I have a friend whose husband, Joe, went to EST. He became convinced that if she went to EST, too, she would learn that their problems were of her making. His issue was the death of their son following a horribly difficult birth. Despite the fact that the attending physician settled the malpractice suit against him for two million and change, Joe wasn’t satisfied. Mere millions could not compensate his loss or heal his grief. He began to obsess, looking for a place to heap more blame, enraged at his helplessness. He was rich and handsome, surrounded by a large and supportive Irish family. He was powerful and virile. This could not have happened to him, unless it was someone else’s fault.
Judy went through all the normal stages of insanity that the death of a child brings to a woman. It was her first child. A son. She was madly in love with Joe, and had moved back to Salt Lake, leaving New York and giving up her modeling career, to marry him and have this child. It wasn’t a difficult decision. Love does that to women. It was the real stuff— heart, mind, and soul. After months of grieving, she decided to go back to work here in Salt Lake, thinking it might bring her back to life. She quite simply needed to be among the living again.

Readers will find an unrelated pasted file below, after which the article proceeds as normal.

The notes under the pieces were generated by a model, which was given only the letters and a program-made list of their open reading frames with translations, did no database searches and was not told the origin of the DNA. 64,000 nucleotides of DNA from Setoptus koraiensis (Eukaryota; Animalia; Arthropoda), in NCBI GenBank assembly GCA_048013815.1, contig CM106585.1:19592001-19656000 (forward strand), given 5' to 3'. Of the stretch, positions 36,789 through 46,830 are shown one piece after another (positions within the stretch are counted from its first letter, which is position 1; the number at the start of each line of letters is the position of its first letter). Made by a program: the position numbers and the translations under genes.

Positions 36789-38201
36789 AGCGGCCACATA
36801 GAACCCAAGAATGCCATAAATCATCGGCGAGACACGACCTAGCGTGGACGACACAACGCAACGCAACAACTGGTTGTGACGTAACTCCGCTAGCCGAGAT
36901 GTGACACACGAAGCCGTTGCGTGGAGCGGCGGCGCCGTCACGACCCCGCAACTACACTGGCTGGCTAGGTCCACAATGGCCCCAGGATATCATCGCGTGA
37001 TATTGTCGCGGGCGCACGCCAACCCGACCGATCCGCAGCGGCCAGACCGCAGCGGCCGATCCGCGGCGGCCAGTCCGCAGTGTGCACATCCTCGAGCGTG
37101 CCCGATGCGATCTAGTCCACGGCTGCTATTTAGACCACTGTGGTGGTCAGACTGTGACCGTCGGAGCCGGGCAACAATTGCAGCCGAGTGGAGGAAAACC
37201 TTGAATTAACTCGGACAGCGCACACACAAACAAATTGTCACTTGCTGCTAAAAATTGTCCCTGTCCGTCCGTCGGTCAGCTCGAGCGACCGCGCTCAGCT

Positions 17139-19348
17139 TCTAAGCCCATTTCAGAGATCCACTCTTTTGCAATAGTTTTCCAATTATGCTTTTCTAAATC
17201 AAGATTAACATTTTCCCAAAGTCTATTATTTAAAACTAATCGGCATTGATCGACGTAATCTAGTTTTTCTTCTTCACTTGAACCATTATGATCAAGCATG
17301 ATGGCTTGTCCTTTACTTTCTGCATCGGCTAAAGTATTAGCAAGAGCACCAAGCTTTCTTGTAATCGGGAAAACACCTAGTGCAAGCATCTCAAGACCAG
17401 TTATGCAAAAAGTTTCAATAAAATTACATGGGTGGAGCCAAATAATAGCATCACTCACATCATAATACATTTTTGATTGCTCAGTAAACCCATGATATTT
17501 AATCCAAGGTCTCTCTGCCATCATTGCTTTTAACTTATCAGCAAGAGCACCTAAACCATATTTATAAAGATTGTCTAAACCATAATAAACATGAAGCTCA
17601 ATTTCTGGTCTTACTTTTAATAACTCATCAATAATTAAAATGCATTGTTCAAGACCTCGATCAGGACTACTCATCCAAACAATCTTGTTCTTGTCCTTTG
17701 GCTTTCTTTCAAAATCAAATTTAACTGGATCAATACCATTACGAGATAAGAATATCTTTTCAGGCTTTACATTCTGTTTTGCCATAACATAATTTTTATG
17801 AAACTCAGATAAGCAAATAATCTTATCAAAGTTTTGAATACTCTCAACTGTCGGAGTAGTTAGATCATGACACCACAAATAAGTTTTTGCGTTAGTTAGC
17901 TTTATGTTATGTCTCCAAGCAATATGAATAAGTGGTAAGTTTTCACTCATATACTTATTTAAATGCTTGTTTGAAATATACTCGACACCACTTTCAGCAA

And that’s when Joe snapped. That’s when he became convinced it was really her fault that their son died. It didn’t matter that her grief was as real and as intense as his own. Blaming the doctor wasn’t enough. He began to accuse her of every sort of carelessness in the gestation of his son. He even hired a private investigator, trying to prove that she smoked a cigarette or drank a martini while she was pregnant, to no avail. That’s when he went to EST. Then he seemed to think by making her go to EST she would see things his way. But it was presented as an ultimatum. Go, or get out. (If it had been me, I’d have packed and been gone in under a half an hour.) But Judy is a hell of a lot nicer than I am. She went to EST. She stayed for hours. She has described it to me, but the only thing that stuck in my mind was the name tags they made everybody wear, once they thought they’d found your button, the soft underbelly of your secret shame, your deepest hurt. One grossly obese woman had to wear the name tag FATSO. A woman with bad acne scars was tagged PIZZA FACE. A tall, thin, painfully shy man with a natural tonsure was stuck with CUE BALL. You get the idea. What I don’t get, is the purpose of this, but no matter. They gave her a name tag that read AGING BARBIE. She tore it up, threw it on the floor, said “Fuck you, EUNUCH!” and walked out.